Insight Public Affairs: Angela Eagle

With responsibility for enterprise and productivity, including small business taxation and economic reform at the Exchequer, the fastidious MP for Wallasey and keen cricketer has found herself at the centre of the economic maelstrom as the credit crunch and her Department's response to it, dominates the political agenda.

Born in Yorkshire and raised on Merseyside, Eagle joined the Labour Party at the age of 17 before studying philosophy, politics and economics at Oxford University, where she chaired the university’s Fabian Society. Entering Parliament in her late twenties, Eagle worked briefly for the Confederation of Health Service Employees (COHSE) between graduation and her election to the Commons.
 
In opposition under Blair she was briefly a party Whip before promotion after the 1997 landslide to DEFRA. Eagle has enjoyed something of a stop-start career with jobs at the Department for Transport, the Department of Social Security and the Home Office between 1998 – 2002, but never rising above Under-Secretary. Her five years as a junior minister were followed by the same period in the backbench wilderness before Gordon Brown promoted her to her most challenging role to date, when he created the new post of Exchequer Secretary.
 
In her time away from front-line politics Eagle has spent several stints on the Public Accounts Select Committee and sat on the influential Treasury Select Committee. She founded the ‘New Wave Labour’ group - an attempt to start a debate amongst Labour MPs about moving the party to the moderate left, seen by many as a return to pre-Blairite policies.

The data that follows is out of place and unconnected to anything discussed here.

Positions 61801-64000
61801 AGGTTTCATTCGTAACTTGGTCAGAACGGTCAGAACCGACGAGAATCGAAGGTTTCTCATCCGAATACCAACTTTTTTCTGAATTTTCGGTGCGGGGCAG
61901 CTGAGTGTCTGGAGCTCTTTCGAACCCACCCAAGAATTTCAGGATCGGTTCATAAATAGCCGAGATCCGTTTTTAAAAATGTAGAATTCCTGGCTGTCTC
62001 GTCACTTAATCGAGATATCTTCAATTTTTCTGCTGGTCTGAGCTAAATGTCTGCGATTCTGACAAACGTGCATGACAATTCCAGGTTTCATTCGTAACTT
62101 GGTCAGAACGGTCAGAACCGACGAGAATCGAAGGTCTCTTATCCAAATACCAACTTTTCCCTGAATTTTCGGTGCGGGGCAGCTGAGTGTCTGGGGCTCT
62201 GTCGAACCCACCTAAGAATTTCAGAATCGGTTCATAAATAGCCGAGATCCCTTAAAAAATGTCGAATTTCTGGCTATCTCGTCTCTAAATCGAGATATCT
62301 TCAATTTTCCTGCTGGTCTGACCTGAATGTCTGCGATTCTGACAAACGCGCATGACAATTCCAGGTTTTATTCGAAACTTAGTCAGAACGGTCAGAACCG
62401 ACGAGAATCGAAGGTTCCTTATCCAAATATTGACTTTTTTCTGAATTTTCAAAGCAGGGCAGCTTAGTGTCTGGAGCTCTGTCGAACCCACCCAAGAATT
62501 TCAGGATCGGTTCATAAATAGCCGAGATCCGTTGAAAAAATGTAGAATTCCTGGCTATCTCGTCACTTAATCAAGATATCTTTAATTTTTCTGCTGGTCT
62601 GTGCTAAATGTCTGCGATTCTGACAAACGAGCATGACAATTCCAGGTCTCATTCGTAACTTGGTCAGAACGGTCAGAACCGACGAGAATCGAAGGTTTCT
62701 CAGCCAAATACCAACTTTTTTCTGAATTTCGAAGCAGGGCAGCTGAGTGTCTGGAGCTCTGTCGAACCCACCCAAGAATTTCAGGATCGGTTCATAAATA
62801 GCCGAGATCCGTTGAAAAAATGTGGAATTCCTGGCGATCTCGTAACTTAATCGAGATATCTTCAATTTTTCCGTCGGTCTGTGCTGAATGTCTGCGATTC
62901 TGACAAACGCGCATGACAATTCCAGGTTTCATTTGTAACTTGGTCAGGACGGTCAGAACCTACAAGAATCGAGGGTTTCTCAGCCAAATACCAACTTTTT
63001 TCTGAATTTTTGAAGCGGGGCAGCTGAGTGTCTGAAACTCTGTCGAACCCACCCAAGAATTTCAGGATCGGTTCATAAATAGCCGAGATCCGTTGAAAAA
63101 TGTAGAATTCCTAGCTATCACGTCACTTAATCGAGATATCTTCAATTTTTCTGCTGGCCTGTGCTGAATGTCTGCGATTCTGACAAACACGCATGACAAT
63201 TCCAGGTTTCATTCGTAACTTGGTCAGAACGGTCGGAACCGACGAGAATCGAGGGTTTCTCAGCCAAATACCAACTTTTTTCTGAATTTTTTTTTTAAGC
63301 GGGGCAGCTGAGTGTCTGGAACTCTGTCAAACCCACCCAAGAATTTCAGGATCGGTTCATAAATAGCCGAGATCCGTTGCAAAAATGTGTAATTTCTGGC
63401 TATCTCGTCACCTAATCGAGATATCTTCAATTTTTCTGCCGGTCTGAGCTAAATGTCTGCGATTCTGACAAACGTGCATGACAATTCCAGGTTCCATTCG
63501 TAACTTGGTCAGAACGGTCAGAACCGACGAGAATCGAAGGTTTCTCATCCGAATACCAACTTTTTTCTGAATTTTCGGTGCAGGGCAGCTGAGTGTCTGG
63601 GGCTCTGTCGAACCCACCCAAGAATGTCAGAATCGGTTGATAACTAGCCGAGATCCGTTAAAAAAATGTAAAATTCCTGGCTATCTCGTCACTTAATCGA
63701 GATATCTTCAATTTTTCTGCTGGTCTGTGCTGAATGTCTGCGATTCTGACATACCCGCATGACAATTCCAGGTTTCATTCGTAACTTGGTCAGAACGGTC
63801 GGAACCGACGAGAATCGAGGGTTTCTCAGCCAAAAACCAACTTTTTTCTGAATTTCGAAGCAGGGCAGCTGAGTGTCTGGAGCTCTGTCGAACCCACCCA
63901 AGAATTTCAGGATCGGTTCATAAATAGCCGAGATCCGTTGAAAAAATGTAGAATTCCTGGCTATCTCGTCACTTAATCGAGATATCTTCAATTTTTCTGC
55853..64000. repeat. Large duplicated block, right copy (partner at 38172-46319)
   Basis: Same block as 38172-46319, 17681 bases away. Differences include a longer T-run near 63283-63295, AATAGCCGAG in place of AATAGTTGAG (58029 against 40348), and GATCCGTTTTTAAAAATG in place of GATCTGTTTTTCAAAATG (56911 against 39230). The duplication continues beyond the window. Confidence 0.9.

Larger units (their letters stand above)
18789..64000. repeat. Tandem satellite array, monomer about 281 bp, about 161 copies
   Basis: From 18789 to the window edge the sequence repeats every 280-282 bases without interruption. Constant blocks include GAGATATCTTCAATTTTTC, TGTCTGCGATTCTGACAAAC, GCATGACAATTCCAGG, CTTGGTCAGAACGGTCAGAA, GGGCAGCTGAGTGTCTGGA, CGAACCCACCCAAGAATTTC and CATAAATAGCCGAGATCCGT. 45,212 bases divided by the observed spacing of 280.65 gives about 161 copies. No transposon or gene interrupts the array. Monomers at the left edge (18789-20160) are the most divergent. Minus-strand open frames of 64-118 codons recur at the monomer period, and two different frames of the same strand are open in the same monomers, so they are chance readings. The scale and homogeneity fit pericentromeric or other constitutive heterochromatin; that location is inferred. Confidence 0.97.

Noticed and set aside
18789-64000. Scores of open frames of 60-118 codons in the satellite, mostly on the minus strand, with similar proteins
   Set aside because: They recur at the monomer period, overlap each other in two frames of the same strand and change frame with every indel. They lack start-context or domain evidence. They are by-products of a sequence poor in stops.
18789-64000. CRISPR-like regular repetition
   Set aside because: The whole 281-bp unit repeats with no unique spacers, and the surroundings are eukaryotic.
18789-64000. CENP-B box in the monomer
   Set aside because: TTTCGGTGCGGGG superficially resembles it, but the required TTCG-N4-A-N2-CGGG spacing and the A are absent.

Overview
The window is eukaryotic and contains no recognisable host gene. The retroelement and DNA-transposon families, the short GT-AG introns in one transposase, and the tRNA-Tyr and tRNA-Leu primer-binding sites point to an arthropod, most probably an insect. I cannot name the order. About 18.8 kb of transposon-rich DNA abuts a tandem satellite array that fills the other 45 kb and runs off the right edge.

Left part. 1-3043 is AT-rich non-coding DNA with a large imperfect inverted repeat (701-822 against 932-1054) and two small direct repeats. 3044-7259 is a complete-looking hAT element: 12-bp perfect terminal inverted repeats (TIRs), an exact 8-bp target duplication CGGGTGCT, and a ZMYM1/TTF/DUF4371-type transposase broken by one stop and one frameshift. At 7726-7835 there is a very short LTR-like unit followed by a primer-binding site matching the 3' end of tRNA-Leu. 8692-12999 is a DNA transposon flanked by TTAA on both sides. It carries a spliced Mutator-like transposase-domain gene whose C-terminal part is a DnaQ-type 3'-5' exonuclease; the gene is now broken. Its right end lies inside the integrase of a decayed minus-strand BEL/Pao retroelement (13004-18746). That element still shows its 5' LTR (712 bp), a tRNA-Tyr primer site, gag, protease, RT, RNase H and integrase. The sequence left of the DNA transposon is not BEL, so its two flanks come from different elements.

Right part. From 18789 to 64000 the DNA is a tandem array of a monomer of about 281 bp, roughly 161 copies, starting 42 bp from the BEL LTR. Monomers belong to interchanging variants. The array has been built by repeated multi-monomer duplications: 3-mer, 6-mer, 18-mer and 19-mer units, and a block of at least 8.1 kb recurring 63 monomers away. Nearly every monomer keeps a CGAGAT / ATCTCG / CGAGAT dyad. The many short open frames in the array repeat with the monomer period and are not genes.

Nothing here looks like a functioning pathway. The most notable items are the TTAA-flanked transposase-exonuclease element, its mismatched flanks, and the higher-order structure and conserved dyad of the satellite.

Her parliamentary colleagues speak about her with warmth and say she is bedding down well in the Treasury team, having developed the respect of her civil servants – not always an easy task for a new Minister, especially in such a demanding department at such a difficult time.
 
If her political career has taken something of well-trodden path, the personal milestones she has achieved whilst in Parliament are perhaps even more significant. Recently voted the fourth most influential gay person in British politics she was the first openly lesbian MP, coming out in 1997, and remains the only openly lesbian parliamentarian in both the House of Commons and the Lords. In 2008 she entered into a civil partnership with long-time partner, Maria Exall – another first. She was also the youngest MP in the 1992 parliamentary intake at just 32 years old.
 
As a school girl, Eagle was an international chess player, a hobby she ended due to the demands of political activism. She does, though, remain an amateur cricketer and occasionally dons her whites for the House of Commons team. However, as an increasingly regular guest on the political media circuit – trusted as one of the coterie of Question Time and Newsnight Government spokespeople – she will have to focus on protecting her wickets from the googlies that Dimbleby and Paxman bowl at her more than those from fellow MPs.

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